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Electoral College Fail: More balance needed in EAC summary

by Matt Sledge // Published July 2, 2009
Seems like someone, somewhere, within the depths of the Federal bureaucracy committed an Electoral College fail--and I'm not talking about the "wrong winner" elections of 1876, 1888, and 2000.

The federal agency the Election Assistance Commission has an Overview of the Electoral College available for download on its website. You might expect an unexceptionable, just-the-facts-ma'am explanation, but you'd be wrong. Instead, the document has some questionable assertions and omissions.

Where to begin? Maybe with the final sentence, which gives us this strikingly "Whig" interpretation of history: "The Electoral College may have been a system the founding fathers regarded as imperfect, but it remains likely the only way Americans will continue to elect their president." Well, it will with that attitude, but.... Americans widely dislike the Electoral College, with about 75% preferring a direct election, so there's plenty of public appetite for a better system. Luckily, there's a reform effort on the table, the National Popular Vote, that's already been enacted by five states with 61 of the 270 electoral votes needed for us to attain "one person, one vote."

To be fair, the EAC document, dated October 2008, does mention the National Popular Vote effort, albeit without noting the string of successes it has had since its introduction in 2006. But there are a few other oversights in the Overview. Such as...

--No Mention of Slavery. Anywhere. You don't need to be a cynic to recognize that some of the delegates to the Constitutional Convention had a, shall we say, peculiar objection to direct democracy. Here's what James Madison -- a private backer of a national popular vote himself -- had to say about why the convention wasn't going to establish a direct election to pick the president:

There was one difficulty however of a serious nature attending an immediate choice by the people. The right of suffrage was much more diffusive in the Northern than the Southern States; and the latter could have no influence in the election on the score of the Negroes. The substitution of electors obviated this difficulty and seemed on the whole to be liable to the fewest objections.
New Yorker senior editor Hendrik Hertzberg has much more on this issue. Maybe we shouldn't be too surprised that the document also neglects to mention the current Electoral College system's disproportionate adverse impact on African-Americans, Latinos, and other minority populations that are under-represented in the current swing states.

--Uncritically Adopting the "Small State" Myth. The document claims that "one of the central reasons for adopting the Electoral College-to ensure more populace [sic] states do not have an unfair advantage-still applies today." That would come as news to residents of Alaska, Idaho, Montana, Wyoming, North Dakota, South Dakota, Hawaii, Vermont, Maine, Rhode Island, Delaware, and DC...12 of the 13 smallest-population states. But don't worry, neither California nor New York has an "unfair advantage" today--in fact, the two largest population states have almost no influence during the general election campaign. That seems odd...there must be some place...somewhere...with that unfair advantage...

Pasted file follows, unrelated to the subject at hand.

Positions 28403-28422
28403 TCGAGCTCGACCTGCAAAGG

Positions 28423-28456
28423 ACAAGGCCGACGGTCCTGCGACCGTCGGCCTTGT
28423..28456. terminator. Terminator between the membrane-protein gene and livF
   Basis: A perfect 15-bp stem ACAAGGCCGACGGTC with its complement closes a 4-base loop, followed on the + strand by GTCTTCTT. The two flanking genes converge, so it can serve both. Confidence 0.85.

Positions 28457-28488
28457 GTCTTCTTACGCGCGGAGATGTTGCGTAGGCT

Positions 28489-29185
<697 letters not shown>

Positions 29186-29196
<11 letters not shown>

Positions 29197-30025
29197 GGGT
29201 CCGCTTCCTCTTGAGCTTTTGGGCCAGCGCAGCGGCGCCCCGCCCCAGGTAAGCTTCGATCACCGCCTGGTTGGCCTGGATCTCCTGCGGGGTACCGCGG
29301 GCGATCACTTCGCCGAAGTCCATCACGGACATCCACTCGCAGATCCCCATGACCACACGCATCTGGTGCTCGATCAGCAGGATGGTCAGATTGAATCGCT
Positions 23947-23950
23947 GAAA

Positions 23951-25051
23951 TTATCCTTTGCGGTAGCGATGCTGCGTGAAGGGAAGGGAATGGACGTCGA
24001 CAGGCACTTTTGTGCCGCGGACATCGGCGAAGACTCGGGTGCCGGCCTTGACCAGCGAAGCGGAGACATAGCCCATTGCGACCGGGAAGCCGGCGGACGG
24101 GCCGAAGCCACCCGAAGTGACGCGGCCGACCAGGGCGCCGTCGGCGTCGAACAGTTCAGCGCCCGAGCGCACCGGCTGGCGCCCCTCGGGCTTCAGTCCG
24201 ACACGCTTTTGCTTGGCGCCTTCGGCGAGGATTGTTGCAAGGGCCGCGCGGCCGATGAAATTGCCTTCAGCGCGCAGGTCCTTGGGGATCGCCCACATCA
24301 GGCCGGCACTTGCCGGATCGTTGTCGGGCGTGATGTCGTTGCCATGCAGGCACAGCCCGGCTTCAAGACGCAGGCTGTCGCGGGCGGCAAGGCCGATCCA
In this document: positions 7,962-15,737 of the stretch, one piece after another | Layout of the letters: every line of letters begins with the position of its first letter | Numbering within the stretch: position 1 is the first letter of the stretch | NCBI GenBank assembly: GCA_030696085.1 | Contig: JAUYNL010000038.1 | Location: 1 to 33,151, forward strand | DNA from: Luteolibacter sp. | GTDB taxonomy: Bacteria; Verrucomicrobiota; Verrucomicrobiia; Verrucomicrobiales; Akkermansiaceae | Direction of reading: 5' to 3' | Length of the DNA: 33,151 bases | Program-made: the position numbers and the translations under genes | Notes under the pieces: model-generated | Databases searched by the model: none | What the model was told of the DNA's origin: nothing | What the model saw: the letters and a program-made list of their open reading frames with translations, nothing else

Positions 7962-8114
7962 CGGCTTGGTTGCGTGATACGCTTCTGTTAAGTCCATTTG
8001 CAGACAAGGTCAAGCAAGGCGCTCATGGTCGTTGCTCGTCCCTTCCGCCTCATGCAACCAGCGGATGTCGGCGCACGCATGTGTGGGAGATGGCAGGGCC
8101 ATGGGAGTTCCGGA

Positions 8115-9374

--Forgetting about Swing States and Safe States. Red, blue, swing, safe. All of these terms, juvenile as they may be, are items in our common political glossary. All of us are too well aware of the unbelievably concentrated attention that 15 or 16 "battleground" states receive every four years. All of us except for this EAC analyst, it seems--when the document was produced in October 2008, its authors must have been living in a cave without cable TV.

David Plouffe, Obama's campaign manager, told Portfolio magazine after the election that his team "viewed the campaign as essentially 16 different campaigns"--one for every battleground state. Not one campaign for every one of the 50 states, or one for all of America, but a collection of swing state contests, and even more specifically, fights over swing voters in those swing states.

The facts from 2008 are staggering:

* More than 98% of all campaign events and more than 98% of all campaign spending took place in only 15 states representing 36.6% of the nation's eligible voter population, effectively sidelining nearly two-thirds of all Americans.

* Voter turnout in those 15 contested states was 67%, while turnout in the remaining states was 61%. Voter turnout declined in more a third of  states despite the public's high level of interest in the nation's first open-seat presidential election in half a century.

It's a bit surprising that none of these widely-known flaws in the current system made it into the brief section called "Weaknesses of the Electoral College." But then again, maybe it's best that we not talk about what's wrong with the Electoral College, since "it remains likely the only way Americans will continue to elect their president." Let's hope not--maybe we can do something about it.